How Can I Help My Wife in Perimenopause? What Perimenopause is Not

by Magnolia on August 3, 2010

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One of the first places to begin when talking about perimenopause is to define what it actually is. It’s difficult to help anyone if you do not know exactly what you’re dealing with.

I often say you don’t cure cancer by calling it a cold, and you can’t solve an algebra problem if you begin with the wrong premise.

That said, I think most men probably know what perimenopause is.  What they don’t often know, however, is what it is not. So, let us begin by defining perimenopause in terms of what it is not.

A Home-Wrecker

With the many confused and desperate husbands that reach out to me, I’ve noticed a pattern. For starters, nearly all of them are in crisis mode. Either their wives have left them, they are talking about leaving them, or they are considering divorce.

Furthermore, they are convinced that perimenopause  created the crisis in the first place. As far as they were concerned, they have been living happily ever-after in a solid marriage that has hummed along in perfect harmony. That is, until she upset the apple-cart with that perimenopause stuff.

Unfortunately, nothing could be further from the truth.  In fact, consider the insightful words of a fellow husband and brother-in-arms, Ken, who recently left a comment here at The Perimenopause Blog:

“……….It came out that I am too controlling and she doesn’t know if she can cope. She is right, I was. I believe perimenopause amplifies “real” problems. I don’t blame her hormones for that………..”

Bingo, Ken.  Her hormones did not cause you to be too controlling. In fact, gentlemen, hormones are not capable of creating flaws or communication issues in a  solid marital relationship.

What they can and often do, however, is intensify and amplify “real” problems, as Ken called them, which may have been simmering below the surface of the marriage for a very long time.

If you and your wife have had communication problems over the years let’s say, then perimenopause can and often does further exacerbate that problem. But, it does not, and I repeat, it does not create that problem.

I believe if most men had the insight that Ken had regarding his own marital issues, half the battle would be won. That is because perimenopause can no more cause a “good solid marriage” to spin out of control than the five o’clock shadow on your masculine face could.

Perimenopause, like the hair on your face, is the result of hormones.  Shifting hormones. Yes, this shift can render your wife more sensitive or less sensitive, more emotional or less emotional, distant, reflective, discontent and downright difficult to live with. But, it does not make a good marriage bad.

A Personal Choice

As a mother of teens, I sincerely understand how difficult it is to not think that hormonally induced behavior is really just one big, fat attitude problem, that said “hormonally drunk” person should just get over. Especially if that attitude problem happens to be particularly nasty and directed squarely at you.

While I do believe in theory, it is possible for a woman to remove herself from a situation that might become volatile when she is suffering from mood-swings, for example, I do not know many women who can actually do that when she is in the thick of perimenopause symptoms.

That is because perimenopause and its effect on our hormonal state is organic.  It’s biological. And frankly, trying to box up the effects of hormones into a perfect square with four clearly defined right angles is like trying to separate the head from the physical body. It just can’t be done. It’s messy.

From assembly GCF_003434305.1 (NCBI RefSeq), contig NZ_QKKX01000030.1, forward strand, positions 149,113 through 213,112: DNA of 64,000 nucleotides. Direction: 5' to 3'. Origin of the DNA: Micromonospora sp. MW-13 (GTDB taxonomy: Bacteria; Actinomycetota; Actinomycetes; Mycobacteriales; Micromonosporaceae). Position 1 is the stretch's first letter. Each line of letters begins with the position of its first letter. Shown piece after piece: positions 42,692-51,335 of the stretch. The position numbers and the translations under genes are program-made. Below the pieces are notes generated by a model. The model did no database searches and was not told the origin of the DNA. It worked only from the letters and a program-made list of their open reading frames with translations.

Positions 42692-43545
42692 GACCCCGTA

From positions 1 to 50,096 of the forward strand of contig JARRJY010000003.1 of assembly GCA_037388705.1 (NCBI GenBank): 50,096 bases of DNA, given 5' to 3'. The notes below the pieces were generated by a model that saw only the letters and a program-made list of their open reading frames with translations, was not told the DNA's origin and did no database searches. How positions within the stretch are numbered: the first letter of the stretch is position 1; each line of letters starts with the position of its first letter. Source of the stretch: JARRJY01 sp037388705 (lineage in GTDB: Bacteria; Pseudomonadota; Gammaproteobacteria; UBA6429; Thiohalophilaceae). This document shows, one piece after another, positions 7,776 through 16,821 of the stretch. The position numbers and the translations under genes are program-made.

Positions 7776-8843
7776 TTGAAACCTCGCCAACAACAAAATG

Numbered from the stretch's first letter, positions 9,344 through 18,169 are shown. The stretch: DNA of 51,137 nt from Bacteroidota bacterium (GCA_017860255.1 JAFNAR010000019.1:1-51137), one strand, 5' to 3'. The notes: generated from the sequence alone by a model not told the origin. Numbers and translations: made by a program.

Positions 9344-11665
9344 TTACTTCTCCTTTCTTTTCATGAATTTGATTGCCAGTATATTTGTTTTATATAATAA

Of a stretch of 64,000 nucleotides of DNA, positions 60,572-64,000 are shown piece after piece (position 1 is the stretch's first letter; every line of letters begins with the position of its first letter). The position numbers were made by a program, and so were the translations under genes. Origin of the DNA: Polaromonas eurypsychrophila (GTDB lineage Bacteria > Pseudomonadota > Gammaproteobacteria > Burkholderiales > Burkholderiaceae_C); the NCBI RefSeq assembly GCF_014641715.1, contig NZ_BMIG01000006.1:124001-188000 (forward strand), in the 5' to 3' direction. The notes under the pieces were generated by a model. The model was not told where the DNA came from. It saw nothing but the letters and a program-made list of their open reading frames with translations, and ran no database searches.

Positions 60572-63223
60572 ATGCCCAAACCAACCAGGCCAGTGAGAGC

Hormones direct a large part of our bodily functions. Much, much more than just fertility and sexuality. To presume your wife is deliberately choosing to have volatile, wild, mood-swings or behave in ways that are not typical for her, is not only an erroneous presumption, but counter-productive to helping her as well.

While I do not want to be dismissive to the fact that you are affected by this hormonal tsunami called perimenopause, I think it’s imperative to establish that she is not choosing, plotting, planning or penciling in a week to go postal with perimenopause mood swings.

Remember, gentleman, if you think it’s difficult for you, it is even more difficult for her.  She is the one who is being thrashed without mercy by hormonal mood swings, crashing fatigue, insomnia, night sweats and hot flashes.  You, unfortunately, are the collateral damage.

But, I can assure you that any effort on your part to separate her behavior from any perceived personal affront on your manhood will serve you well. Not only can it diffuse any nuclear hormonal explosions, but it can also pave the way for her to realize how long-suffering and enduring you have been. Which in the mind of most women will send this message:

“I love you and I am here for you”.

Trust me on this one, gentleman, there are not enough diamonds, flowers or chocolate in this world that will equal the impact of your willingness to communicate to her that you are sensitive to her plight and how it makes her feel.  Of course, a little chocolate while you’re doing that probably wouldn’t hurt either, now that I think about it. 

A Psychiatric Disorder

Yes, she’s acting crazy. She’s probably even said, “I feel like I’m going crazy. Perhaps you have even thought she has finally gone over the edge. But, she’s not.

And might I add gentleman, that accusing her (if you have) of being nuts, calling her nuts or even quietly harboring nutty thoughts even though you may have never uttered them out-loud, will do nothing but further alienate your wife and hamper your efforts to be helpful.

Besides, you are here because you want to “help”, right? Then, take note – she’s not crazy.  In fact, if you hear her voice those kind of thoughts, you would do well by her to assure her she is not going crazy and those voices she hears are just a figment of her imagination. Just kidding.

A Phase

Okay, it is a phase, sort of. A phase in that she will eventually come out of it.  But, it’s not a phase in the sense that you can label it as such and then be dismissive.

Look, I’m going to be honest.  Much of what I’m writing here is the direct result of my own experiences and how my spouse has responded to me. While I believe in individual differences among genders, I also believe there are some generalities that can be made, such as his tendency to call my hormonal upheaval a “phase” that I will eventually “get over”.  Unfortunately, I hear this type of attitude frequently with men.